I know that I am not allowed to have these feelings, because they make everyone uncomfortable, and devour me from the outside in. But still, I live, and so I feel them anyways. And I wonder if it really was so bad, or if I just retained it differently. But I know that I never fought back until it was too late, and the consequence is that now, for the rest of my life, there will be a pantomime, an extended act of pretending that much did not happen or did not matter, and that I never loved or hurt or felt or cared as deeply as I so often did. Because I cannot fix the past, and I cannot look back–and even if I tried, I might be too ashamed to speak honestly of what I found there.
What a life I have fallen into. I never meant for it to happen. Sometimes I am a narcissist, enamored of the world, enraptured by my own existence. Other times, I can scarcely live with what I am. I want to feel good about myself. But even if people were to let me, even if the whole world let me, what if I didn’t? What if I can’t? What if I just don’t have it in me, to be at peace with what I am, have always been? Would that not be enough to make anyone jaded and angry at the world?
But it cannot be too late for me. Because I still know moments of stolen conviction, and their beauty and their chaos takes root and unfurls like a stillness in the soil. And so I am altered, but never really change. I still speak. I still desire. I still feel a lack. Each turbulent night is still swollen with rainwater or falling stars: those sensations that linger on undersides of memories scarcely retained. I forget what I am until I have no choice but to remember. Then I slip into that strange invaluable melancholy, that current of wordless sensation that means I am still alive. I cannot write what I feel then because I am notes on a twelve-bar staff: I deal in music and memory, in clefts of endurance, in harmonious grief and blistering arpeggios of the most exquisite longing.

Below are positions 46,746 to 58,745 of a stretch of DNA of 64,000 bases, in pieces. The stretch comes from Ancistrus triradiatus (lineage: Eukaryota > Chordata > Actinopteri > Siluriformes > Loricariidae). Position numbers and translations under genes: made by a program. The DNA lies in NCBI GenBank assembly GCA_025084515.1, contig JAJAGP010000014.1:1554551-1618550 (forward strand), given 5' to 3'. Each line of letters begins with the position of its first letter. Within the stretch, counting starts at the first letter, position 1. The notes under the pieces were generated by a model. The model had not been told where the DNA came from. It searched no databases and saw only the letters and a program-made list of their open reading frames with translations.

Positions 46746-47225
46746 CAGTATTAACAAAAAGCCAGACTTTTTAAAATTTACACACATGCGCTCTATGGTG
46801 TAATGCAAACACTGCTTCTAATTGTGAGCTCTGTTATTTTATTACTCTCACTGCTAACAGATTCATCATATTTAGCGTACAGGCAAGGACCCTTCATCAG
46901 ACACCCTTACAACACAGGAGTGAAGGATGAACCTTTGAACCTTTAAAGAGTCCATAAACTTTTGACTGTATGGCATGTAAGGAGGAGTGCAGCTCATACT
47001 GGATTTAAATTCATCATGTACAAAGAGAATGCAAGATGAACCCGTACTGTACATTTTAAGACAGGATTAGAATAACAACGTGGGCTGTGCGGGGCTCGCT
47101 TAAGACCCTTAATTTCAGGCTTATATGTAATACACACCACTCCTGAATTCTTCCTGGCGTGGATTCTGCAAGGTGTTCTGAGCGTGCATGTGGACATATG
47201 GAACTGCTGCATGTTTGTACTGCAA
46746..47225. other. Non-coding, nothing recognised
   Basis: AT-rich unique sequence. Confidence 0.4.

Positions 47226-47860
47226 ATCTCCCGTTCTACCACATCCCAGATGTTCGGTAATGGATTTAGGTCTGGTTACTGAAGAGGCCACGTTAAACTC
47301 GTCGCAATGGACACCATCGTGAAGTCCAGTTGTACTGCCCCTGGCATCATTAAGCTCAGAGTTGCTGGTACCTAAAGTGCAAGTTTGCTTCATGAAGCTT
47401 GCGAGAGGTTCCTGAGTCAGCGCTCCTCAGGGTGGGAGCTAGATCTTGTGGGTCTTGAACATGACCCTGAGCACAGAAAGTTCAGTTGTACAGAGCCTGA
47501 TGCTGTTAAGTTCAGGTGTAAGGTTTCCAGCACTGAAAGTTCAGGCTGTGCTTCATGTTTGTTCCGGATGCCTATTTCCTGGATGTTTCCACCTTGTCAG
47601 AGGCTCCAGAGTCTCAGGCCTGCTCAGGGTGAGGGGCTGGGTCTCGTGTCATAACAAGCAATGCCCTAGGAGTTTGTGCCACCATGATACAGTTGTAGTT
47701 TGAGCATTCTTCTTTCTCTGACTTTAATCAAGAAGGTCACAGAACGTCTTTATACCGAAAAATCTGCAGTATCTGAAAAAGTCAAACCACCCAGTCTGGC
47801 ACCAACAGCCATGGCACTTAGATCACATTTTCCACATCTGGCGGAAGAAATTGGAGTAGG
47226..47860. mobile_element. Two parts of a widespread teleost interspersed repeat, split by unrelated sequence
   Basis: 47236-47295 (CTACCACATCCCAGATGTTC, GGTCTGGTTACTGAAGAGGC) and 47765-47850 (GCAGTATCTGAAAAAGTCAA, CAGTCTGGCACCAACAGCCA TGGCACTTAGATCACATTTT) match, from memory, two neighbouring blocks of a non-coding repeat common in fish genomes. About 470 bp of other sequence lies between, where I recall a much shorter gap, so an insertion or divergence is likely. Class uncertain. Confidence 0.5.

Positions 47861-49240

Is this it? Will this be the year when I finally revive, when I wrench each past misery like a new shard of glass from my skin? If I do, will it heal me? Will it hurt? Will I still know the difference then?
It does not matter. I have time.
It does not matter what was done to me. It does not matter that I have been like this, at such a cost and for so long. None of it matters, because this history has not ended yet. There is still time, there is still time.
It cannot be too late for me.
She carries the coastal wind in her teeth
and the furious sun in her mane.
Annie Finch, Rhiannon
It was twenty hours on that open road. Petrol rain, torn muscles, sharp grit and silver dusk. The engine gasped to a halt and I paused at the edge of a neon skyline. I met a girl in a bar with pale hair and eyes like jade. A girl with an old guitar and a voice like running water. She played her songs, on that city stage, with a handle of whiskey and the strange lust of summer. I never caught her name. When she asked me home, with no mention of morning, I said yes. I always do. I like knowing that I still can.